Isn’t it Grand?

Recent research for a City View story on Evansville’s founding families led me to the Reitz Family Monument in St. Joseph Catholic Cemetery. I had not driven in the meticulously groomed cemetery recently, so last week I took a quick detour returning from a meeting in German Township.

In operation since 1841, St. Joseph Catholic Cemetery is owned and operated by 18 Catholic parishes in the city of Evansville. The cemetery was located northeast of the city, in an area that now is bounded by Columbia, Michigan, and Garvin streets; it operated until 1871. Two sites were studied for relocating the cemetery: the present day Johnson Place on Lincoln Avenue, and property that was selected, 115 acres on Mesker Park Drive. In 1872, the grounds were ready for burials, and by 1879 all bodies were reburied in the new cemetery.

The Reitz family monument is located on highest ground in St. Joseph Cemetery, overlooking the park-like grounds and the West Side of Evansville. Francis Joseph Reitz erected the monument in 1919 to commemorate his parents and siblings. Reitz, his parents, and six of his siblings are buried here.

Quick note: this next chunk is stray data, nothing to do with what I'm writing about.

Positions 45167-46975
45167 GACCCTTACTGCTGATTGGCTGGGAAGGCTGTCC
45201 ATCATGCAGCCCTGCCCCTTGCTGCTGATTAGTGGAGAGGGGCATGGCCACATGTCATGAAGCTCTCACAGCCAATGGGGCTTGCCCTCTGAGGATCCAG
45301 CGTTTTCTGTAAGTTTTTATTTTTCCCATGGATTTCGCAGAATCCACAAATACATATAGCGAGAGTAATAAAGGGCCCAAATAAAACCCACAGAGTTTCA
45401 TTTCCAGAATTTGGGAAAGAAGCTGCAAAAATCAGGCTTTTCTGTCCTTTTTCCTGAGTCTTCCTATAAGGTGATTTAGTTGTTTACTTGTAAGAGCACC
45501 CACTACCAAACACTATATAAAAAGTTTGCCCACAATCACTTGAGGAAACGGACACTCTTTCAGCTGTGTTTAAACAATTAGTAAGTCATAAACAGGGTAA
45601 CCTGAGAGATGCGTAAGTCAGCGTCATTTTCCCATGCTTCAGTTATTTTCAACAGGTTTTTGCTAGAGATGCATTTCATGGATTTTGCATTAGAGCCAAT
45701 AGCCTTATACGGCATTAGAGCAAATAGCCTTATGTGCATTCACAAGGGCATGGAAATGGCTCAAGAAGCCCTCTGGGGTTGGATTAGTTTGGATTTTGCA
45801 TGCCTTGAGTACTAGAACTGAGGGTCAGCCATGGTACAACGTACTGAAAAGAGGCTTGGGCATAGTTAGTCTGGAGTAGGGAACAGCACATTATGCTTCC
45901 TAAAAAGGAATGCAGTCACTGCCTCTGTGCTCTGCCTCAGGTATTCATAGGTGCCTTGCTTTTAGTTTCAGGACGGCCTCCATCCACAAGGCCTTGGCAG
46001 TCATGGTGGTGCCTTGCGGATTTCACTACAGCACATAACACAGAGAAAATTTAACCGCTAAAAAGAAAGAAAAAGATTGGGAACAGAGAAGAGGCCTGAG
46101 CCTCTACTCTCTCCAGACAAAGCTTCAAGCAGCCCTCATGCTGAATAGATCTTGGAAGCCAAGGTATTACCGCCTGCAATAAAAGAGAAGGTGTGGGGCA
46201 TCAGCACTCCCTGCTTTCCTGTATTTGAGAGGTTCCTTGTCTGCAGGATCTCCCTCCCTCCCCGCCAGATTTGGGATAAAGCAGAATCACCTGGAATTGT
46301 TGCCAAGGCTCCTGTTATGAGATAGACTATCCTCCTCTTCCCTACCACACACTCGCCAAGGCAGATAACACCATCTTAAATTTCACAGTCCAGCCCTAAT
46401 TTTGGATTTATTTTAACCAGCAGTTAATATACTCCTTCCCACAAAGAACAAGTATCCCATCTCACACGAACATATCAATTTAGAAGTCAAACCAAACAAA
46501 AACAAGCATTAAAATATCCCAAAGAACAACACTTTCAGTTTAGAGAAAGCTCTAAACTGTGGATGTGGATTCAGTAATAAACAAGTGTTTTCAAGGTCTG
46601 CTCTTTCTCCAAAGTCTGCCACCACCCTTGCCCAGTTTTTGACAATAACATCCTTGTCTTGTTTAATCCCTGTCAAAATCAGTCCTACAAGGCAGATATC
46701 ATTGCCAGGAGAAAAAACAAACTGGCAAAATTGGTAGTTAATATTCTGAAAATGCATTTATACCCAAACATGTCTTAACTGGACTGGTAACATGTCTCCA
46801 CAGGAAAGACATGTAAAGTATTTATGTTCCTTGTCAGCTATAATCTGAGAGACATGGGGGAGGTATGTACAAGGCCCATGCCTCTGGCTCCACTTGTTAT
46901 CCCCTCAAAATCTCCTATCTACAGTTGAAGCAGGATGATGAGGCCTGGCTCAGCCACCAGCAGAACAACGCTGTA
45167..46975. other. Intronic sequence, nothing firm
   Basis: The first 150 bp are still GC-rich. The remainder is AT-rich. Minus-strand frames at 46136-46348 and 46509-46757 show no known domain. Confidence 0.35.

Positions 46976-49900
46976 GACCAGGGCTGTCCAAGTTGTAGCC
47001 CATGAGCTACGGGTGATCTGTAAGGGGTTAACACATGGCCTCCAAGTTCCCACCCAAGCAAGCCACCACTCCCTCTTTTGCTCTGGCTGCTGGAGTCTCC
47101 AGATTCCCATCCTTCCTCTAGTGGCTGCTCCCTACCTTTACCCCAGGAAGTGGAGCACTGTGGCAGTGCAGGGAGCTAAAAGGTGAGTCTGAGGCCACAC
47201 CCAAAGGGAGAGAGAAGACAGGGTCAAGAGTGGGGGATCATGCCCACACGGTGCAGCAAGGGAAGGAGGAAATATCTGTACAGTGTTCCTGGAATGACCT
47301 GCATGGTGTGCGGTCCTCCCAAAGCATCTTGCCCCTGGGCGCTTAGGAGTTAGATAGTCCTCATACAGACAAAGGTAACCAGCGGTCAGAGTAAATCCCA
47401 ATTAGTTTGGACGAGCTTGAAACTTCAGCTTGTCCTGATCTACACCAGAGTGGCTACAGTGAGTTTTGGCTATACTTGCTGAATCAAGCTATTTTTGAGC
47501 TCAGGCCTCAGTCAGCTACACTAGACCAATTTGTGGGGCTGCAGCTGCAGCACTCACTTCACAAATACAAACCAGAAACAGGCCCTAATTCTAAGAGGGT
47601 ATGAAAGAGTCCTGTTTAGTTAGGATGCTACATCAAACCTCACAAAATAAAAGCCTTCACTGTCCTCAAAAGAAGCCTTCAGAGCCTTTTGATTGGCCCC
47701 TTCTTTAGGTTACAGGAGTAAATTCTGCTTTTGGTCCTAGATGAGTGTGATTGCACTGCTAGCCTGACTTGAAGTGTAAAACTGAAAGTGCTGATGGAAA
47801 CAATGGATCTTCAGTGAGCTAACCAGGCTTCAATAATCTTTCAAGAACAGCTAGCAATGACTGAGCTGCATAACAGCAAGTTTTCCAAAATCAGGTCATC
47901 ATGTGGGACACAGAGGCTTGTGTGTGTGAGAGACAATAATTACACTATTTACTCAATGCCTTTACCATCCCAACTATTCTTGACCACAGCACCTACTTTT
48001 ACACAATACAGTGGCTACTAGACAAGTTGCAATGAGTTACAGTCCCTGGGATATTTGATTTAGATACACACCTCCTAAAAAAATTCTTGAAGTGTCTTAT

The website Art in Indiana calls the Reitz family monument “one of the most extraordinary private family burial monuments in the U.S.” The website is a project of art majors at the University of Southern Indiana.

I researched the monuments of the Rockefellers, Vanderbilts, Fords, and Asters. Only the Vanderbilt family monument stands as grand as the Reitz family monument. The Vanderbilt family mausoleum, located in the Moravian Cemetery in New Dork on Staten Island, N.Y., was designed by Richard Morris Hunt and constructed in 1885. It is part of the family’s private section within the cemetery and is not open to the public today.

If you’ve never seen the Reitz family monument, I encourage a visit to St. Joseph Cemetery.

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